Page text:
Figure 2: Schematic diagram of information flow within the Hamilton-C5.

Ventilate Safely with Adaptive Support Ventilation (ASV)
ASV employs lung-protective strategies to minimize complications from Auto PEEEP (gas trapped in the airways that exerts a positive pressure, prohibiting normal gas transit to reestablish until pressure is increased from the mouth to the alveoli). ASV guides the patient into a favorable breathing pattern and promotes early weaning. Unlike conventional modes that require healthcare providers to set many parameters, closed-loop ventilation with ASV requires attention to just one: minute ventilation (the flow of gas). Studies show that ASV does the following:
• Ventilates virtually all intubated patients – whether active or passive and regardless of lung disease.
• Requires less user interaction by adapting to patient’s breathing activity more frequently and causing fewer alarms.
• Adapts to changes in the patient’s lung mechanics over time.

Sophisticated Embedded Electronics
The technology that went into both ventilators relied on the System-On-Module EM1A made of standard components and based on a reliable Power PC CPU. A 32-bit processor MPC5200 was used.

The Field Programmable Gate Array (FPGA) for these devices is very complex. Depending on the version, up to 32 standard and custom IP cores can be loaded into the FPGA. (Figure 3)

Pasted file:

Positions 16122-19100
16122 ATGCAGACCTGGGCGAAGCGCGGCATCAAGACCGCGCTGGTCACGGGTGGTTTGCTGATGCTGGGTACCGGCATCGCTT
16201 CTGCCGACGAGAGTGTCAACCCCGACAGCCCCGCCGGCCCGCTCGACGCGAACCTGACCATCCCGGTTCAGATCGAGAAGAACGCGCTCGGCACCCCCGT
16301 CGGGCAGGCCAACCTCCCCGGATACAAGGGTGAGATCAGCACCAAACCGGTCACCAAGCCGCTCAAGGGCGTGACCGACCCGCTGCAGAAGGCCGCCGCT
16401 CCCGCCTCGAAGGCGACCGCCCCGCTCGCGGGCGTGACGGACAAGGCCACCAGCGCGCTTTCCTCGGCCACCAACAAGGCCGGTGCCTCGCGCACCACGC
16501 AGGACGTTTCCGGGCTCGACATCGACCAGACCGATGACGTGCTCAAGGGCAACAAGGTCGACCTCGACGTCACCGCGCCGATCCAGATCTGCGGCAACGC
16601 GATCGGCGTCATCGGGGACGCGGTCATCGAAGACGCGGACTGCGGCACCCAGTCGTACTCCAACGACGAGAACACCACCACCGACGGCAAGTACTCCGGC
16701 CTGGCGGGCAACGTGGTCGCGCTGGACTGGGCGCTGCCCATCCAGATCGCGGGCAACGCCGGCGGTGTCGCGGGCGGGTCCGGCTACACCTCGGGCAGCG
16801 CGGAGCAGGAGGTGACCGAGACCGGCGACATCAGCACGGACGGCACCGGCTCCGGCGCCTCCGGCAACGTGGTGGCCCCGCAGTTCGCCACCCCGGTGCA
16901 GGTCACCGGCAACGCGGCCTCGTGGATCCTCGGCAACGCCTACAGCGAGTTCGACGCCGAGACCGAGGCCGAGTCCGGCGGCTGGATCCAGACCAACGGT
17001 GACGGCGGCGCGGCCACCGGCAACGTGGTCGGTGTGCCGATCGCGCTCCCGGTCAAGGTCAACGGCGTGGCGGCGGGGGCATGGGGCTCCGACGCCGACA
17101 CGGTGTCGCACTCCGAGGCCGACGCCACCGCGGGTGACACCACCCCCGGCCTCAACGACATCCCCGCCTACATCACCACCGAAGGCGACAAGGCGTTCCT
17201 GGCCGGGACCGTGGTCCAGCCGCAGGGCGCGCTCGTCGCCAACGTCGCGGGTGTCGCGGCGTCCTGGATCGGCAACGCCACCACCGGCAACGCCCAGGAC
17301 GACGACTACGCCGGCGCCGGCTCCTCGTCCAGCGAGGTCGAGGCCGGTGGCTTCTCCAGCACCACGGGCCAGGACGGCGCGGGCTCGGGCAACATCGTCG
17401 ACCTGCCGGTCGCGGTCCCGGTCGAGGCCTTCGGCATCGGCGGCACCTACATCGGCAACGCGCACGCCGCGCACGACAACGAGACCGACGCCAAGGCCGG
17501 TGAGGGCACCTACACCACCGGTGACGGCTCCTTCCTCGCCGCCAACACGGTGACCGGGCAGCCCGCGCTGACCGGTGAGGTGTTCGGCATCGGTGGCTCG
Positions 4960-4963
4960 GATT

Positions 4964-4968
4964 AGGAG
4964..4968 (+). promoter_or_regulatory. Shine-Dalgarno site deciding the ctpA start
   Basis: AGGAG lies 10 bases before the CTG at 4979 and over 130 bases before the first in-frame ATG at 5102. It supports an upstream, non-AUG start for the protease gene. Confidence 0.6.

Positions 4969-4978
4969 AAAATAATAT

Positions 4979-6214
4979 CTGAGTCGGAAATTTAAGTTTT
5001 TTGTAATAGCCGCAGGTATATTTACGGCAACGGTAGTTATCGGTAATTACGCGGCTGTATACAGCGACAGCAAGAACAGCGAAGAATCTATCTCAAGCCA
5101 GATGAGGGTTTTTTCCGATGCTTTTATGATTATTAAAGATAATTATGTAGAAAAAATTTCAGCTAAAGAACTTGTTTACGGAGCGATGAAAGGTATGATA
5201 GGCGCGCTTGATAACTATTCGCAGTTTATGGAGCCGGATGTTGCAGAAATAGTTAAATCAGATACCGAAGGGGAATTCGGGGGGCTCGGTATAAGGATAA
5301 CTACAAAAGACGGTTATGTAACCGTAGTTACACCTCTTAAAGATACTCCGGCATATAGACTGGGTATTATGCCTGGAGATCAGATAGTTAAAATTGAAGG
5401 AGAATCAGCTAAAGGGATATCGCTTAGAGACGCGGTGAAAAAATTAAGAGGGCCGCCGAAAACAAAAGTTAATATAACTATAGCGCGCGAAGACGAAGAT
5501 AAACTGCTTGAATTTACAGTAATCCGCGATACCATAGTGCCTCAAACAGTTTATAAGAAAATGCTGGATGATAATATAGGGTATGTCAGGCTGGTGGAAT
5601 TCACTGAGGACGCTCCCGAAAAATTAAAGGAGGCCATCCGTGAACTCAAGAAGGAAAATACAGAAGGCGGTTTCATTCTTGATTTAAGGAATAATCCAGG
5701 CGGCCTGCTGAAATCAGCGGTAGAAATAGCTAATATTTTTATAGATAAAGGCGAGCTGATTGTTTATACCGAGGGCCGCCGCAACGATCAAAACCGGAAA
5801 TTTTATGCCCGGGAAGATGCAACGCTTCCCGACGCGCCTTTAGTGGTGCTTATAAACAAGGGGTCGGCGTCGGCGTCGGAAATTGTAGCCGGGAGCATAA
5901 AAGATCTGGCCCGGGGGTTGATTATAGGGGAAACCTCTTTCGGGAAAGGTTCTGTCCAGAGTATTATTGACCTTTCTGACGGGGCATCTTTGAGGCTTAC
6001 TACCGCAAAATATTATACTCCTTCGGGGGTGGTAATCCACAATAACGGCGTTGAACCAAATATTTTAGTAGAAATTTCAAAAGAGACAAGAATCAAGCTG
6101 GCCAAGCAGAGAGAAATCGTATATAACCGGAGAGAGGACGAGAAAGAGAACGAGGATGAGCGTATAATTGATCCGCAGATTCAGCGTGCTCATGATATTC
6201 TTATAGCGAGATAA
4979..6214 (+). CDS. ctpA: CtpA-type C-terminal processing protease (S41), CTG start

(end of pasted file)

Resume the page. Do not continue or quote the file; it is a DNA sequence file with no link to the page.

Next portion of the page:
Typical functions implements on the FPGA:



Up to 8 UARTs

Communication with data logger, microcontroller on carrier or different CO2 and O2 sensors

Up to 6 PWMs

Valve control; speed control of ventilators

Up to 60 GPIOs

General purpose inputs for system flexibility

2 SPI interfaces

Time-synchronous poling of A-D converters

UARTs: Universal Asynchronous Receiver/Transmitters
PWMs: pulse width modulators
GPIOs: general purpose I/Os
SPI: serial peripheral interface
A-D: analog-to-digital

Two 8-channel ADCs polled via the two SPI interfaces are located on the carrier board. The safety-critical SPI cores control and monitor ventilation pressure and flow. For the control aspect of the ventilator all eight channels of the two ADCs must be read once and the corresponding pulse width modulators must be written once every millisecond. The monitoring portion requires a reading of the ADC channels once every five milliseconds. Without participation of the Power PC CPU, the data is pre-processed, leaving 30 percent of the total system capacity remaining as a reserve for other tasks…even during the highest load level.

System communication is at the forefront of the ventilators’ design. In fact, the safe alarm feature operates via redundant monitoring of the EM1A through the processor and the carrier from Hamilton Medical via the microcontroller.

Because the ventilators need to be more sophisticated and easier to use to combat errors while maintaining transportability, the unique ESM concept that controls the devices offers the complete functionality of a standard computer in a much smaller space. Through the FPGA, the necessary flexibility and adaptability to the application are achieved. Connection to the device and the application-specific I/O (sensors, ventilators, etc.) is made possible through the unique carrier boards optimized for this purpose.

Patient Outcome Improved
By utilizing the latest technology, intelligent ventilation helps deliver superior performance in complex environments while reducing costs and saving lives.